In this modern age of smartphones, mobile banking, security apps, PayPal, Electronic Wallets, websites and even Starbucks, we are inundated with passwords. In the old days, before wireless mobile really got its start, a password was easy to pick – 1-2-3-4-5 or 5-4-3-2-1 and you were done. When you create a password today, it must contain a Capital letter, a symbol and a number – it has almost gotten to the point that they look like a swear word…#5S7abt$! Now we have lock patterns for getting into our Android devices, called Android Lock Patterns, or ALPs, for short that take the place of our passwords.
Introduced by Google in 2008 when it launched its Android Operating System. There are no set guidelines for APLs, which begs the question, exactly how safe are the lock patterns we are using? Are we as lazy with picking our APLs as we are with our passwords? Marte L¸ge, a 2015 graduate of the Norwegian University of Science and Technology, decide to take a look at APLs and analyzed almost 4,000 patterns as part of her Master's Thesis and she discovered some interesting 'patterns' or tendencies that humans follow.
The most common passwords are "1234567," "password" and "letmein." L¸ge claims that APLs suffer from the same problem – predictability. The patterns listed above are the most common APLs that people use, and that coupled with known tendencies make it easy for a hacker to figure out your lock pattern. More than 10-percent fashion their APL as an alphabetic letter, and to make matters worse it is generally one of their initials or one of their children's. Her study shows that 44-percent started in the top left-most node on the screen, and what is really odd is being right or left handed did not make a difference. 77-percent of the APLs start in one of the four corners and the average number of nodes was only 5 and a significant number only used four – which means a pool of only 1,624 combinations. Most patterns move from left to right and top to bottom, making guessing that much easier. L¸ge told our source last week at the PasswordsCon conference in Las Vegas, where she presented a talk titled Tell Me Who You Are, and I Will Tell You Your Lock Pattern. "Humans are predictable. We're seeing the same aspects used when creating a pattern locks [as are used in] pin codes and alphanumeric passwords."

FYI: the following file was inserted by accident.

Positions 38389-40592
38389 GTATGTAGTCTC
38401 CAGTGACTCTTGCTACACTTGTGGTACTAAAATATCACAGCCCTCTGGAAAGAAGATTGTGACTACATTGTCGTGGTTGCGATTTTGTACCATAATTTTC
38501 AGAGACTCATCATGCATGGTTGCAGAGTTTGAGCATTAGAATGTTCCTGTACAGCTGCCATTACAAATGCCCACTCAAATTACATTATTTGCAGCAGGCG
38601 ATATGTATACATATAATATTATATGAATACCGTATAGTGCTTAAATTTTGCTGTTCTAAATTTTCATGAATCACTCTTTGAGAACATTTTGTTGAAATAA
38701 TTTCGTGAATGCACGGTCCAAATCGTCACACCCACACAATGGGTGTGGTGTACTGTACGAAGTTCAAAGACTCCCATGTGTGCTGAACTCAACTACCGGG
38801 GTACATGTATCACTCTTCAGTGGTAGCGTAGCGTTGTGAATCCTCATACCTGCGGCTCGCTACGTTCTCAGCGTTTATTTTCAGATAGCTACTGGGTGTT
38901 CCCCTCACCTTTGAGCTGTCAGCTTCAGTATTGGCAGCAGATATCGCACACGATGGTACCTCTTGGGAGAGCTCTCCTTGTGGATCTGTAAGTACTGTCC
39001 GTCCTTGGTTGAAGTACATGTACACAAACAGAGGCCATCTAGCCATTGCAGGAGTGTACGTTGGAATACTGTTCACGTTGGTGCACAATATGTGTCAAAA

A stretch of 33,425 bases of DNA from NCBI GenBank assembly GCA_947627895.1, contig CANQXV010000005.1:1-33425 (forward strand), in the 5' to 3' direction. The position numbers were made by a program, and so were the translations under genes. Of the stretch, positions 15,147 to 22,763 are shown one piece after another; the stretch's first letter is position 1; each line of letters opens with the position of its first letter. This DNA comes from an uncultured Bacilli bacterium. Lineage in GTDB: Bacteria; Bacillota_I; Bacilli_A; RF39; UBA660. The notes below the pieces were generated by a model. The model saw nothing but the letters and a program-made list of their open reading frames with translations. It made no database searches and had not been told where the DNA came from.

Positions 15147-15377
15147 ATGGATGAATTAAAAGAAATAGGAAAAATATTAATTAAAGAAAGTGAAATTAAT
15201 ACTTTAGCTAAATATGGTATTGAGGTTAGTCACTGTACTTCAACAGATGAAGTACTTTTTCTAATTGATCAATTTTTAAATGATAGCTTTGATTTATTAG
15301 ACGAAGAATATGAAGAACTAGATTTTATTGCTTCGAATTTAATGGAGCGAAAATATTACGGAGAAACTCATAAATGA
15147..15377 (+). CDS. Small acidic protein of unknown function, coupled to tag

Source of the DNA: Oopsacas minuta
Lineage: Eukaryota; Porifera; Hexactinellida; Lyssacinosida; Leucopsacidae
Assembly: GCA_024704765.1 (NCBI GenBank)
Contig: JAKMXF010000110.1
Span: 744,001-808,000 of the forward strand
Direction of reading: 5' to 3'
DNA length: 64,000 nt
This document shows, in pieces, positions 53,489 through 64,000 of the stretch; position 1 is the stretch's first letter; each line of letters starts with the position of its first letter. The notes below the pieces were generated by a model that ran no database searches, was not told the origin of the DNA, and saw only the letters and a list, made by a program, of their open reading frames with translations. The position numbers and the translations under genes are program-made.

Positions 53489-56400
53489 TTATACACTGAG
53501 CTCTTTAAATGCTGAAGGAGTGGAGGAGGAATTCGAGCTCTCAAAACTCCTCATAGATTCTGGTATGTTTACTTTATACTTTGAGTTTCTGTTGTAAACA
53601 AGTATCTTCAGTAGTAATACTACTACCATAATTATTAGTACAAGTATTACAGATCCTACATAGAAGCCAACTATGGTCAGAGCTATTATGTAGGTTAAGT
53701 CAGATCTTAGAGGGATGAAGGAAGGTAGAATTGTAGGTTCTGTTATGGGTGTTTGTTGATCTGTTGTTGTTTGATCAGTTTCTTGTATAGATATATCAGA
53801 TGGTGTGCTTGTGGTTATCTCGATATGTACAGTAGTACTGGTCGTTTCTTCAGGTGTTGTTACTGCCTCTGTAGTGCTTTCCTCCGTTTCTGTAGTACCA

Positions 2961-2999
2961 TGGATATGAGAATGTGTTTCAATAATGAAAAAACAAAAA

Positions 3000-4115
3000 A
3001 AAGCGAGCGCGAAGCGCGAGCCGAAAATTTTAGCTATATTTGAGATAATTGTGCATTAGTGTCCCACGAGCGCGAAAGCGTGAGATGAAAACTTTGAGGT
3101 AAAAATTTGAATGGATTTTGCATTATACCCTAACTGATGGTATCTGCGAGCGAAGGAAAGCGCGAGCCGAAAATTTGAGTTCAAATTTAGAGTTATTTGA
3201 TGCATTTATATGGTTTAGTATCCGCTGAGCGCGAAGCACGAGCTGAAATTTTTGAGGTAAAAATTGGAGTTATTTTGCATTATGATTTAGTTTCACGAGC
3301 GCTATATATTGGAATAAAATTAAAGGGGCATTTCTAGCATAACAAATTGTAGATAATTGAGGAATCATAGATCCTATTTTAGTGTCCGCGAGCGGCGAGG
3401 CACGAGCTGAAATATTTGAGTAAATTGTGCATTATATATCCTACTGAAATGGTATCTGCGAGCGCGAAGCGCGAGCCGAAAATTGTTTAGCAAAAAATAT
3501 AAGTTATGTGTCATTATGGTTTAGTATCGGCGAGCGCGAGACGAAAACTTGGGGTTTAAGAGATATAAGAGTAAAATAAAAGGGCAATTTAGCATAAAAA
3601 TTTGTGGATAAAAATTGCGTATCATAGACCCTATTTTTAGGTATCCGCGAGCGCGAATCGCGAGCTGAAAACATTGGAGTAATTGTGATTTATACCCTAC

An ALP can have as few as four nodes and as many as nine nodes and the chart below will show you the number of combinations you can derive from the number of nodes you select. Part of the study had the participants make up three different ALPs – one for a shopping app, a banking app and one to unlock a smartphone. Men were more likely to choose a long and complex pattern with young males topping the list…see the charts below. L¸ge's advice is to keep you ALP complex – by not only using more nodes but keep the pattern or sequence unusual…see the chart below. Make sure that you incorporate a crossover pattern as it makes it more difficult for even an observer to figure out which way you went. For real security, turn off the "make pattern visible" option so nobody can see what you are doing.